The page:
When I completed my MS Thesis at Humboldt State University (HSU), I was quite busy. The weekend of May 16th, I played Trombone with the band I managed, the Humboldt Firkin Tappers, at the Legendary Boonville Beer Festival. Two weeks later, Sharyn and I got married at the 3-day wedding we had spent a year and half planning (it went very well). A week after the wedding, I defended my thesis while we worked on packing up the house. Two weeks later, we moved to Texas! Needless to say, I was mildly distracted. Updating my blog with an official post about my completed thesis was not really at the front of my thoughts.
The second scenario in my analysis section looks at power supplied by 140MW of wind (purple), 50MW of solar (yellow), 50MW of ocean–wave (blue), and 64.3MW of biomass (green). This scenario leaves out the fossil fuel (brown) and the transmission (red). A one week run of the model in the summer from Sunday July 1, 2008 through Saturday July 7, 2008 is shown below.
As you can see, without more biomass or another way of compensating for the intermittency of wind, solar, and ocean-wave power, a purely renewable portfolio for Humboldt County would not be adequate.
Please ask me questions if you like. I’d be happy to answer them.
I have split the analysis section of my thesis into three scenarios. The goal of the first scenario is to demonstrate how the current power system meets electricity demand in Humboldt County.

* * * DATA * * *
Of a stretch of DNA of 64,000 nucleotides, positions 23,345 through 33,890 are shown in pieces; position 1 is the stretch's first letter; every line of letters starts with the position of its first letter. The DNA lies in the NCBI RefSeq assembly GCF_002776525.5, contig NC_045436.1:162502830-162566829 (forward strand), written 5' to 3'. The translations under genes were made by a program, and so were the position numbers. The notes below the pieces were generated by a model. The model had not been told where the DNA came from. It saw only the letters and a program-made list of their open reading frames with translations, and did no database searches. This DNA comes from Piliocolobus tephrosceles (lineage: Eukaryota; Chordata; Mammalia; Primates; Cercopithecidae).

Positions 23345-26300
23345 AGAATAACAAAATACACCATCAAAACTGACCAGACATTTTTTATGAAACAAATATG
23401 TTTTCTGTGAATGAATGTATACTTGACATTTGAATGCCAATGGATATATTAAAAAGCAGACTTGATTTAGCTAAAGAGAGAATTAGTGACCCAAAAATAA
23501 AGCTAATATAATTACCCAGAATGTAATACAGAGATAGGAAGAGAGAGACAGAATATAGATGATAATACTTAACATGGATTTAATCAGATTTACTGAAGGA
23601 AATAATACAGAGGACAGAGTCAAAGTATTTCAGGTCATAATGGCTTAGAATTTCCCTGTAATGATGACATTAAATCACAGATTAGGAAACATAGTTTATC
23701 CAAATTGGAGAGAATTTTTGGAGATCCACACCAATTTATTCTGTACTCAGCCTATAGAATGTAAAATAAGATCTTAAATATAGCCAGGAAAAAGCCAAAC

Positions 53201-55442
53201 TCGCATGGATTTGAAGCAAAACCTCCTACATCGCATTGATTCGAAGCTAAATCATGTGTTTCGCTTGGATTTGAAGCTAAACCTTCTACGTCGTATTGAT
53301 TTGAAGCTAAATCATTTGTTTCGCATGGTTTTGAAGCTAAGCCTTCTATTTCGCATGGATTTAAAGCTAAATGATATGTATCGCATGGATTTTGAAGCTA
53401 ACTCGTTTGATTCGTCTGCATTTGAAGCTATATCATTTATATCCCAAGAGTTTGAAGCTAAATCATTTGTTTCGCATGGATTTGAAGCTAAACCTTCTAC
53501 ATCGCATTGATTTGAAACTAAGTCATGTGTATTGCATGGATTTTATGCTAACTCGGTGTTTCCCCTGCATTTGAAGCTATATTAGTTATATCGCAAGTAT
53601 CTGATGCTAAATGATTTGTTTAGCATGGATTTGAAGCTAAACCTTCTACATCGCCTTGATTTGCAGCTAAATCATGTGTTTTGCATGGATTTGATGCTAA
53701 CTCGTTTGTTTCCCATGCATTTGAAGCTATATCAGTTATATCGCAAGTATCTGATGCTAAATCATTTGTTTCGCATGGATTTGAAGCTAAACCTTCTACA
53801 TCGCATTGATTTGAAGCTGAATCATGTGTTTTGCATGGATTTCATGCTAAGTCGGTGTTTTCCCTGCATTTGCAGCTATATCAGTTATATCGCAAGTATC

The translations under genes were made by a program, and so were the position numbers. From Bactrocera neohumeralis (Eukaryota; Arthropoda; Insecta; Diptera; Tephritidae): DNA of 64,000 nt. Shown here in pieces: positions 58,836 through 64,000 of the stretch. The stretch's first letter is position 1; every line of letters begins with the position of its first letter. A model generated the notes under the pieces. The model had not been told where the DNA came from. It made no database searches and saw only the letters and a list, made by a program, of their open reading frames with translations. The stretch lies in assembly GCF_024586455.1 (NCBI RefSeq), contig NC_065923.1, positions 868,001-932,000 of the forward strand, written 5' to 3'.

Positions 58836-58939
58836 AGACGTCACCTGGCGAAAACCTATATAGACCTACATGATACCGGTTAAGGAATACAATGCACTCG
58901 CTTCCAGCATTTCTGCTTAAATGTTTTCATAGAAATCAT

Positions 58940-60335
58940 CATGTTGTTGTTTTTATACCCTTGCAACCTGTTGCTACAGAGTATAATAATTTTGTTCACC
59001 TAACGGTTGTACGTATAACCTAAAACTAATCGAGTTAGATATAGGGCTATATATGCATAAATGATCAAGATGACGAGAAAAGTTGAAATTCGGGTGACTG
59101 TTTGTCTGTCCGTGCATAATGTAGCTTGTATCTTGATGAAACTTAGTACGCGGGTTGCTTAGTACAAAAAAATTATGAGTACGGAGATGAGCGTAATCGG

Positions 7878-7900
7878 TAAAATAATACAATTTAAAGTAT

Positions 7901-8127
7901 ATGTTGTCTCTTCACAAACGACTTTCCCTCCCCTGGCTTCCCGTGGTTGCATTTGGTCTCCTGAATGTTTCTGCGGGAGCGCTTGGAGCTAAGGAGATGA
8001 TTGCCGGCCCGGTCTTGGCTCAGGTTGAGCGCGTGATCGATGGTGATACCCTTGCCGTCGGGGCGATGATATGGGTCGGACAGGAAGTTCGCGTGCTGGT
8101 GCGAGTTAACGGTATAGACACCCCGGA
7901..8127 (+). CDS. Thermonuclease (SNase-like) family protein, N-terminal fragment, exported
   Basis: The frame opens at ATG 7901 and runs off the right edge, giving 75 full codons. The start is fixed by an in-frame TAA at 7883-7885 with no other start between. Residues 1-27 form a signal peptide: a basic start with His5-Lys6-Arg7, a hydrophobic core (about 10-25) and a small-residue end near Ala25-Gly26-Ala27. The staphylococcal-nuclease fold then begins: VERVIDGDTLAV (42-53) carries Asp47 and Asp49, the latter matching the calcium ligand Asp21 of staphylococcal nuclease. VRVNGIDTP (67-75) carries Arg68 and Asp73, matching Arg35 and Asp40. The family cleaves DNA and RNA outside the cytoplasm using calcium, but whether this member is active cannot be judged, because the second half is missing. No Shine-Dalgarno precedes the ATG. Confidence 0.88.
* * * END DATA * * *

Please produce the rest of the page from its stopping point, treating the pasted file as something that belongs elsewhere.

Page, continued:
I ran the model for 7 days (168 hours). The plot above shows power supplied where green was supplied by biomass plants, red by transmission lines (imported power), and brown by fossil fuel powered plants (Humboldt Bay Power Plant).
The maximum output of the biomass plants combined with maximum imported power over the transmission lines cannot meet peak demand. This depicts the way the Humboldt Bay Power Plant, which is natural gas fired, must ramp up and down to meet the peak demand.
The biomass plants were run at 75% capacity with a maximum output of approximately 38MW. The transmission lines were run at 75% capacity with a maximum import of 52.5MW. So biomass + transmission = 90.5MW.
If we look up where 90.5MW falls on the above load duration curve, it looks like the Humboldt Bay Power Plant must be running close to 100% of the time which is good since turning the plant on and off is likely not feasible in a short period of time.
I am elated to see that my model accurately depicts the way I believe the current power system works in Humboldt County. I have left out power supplies that are less than 1MW of which there are several.
Rough draft of my write up of my thesis will be done very soon. Yipee!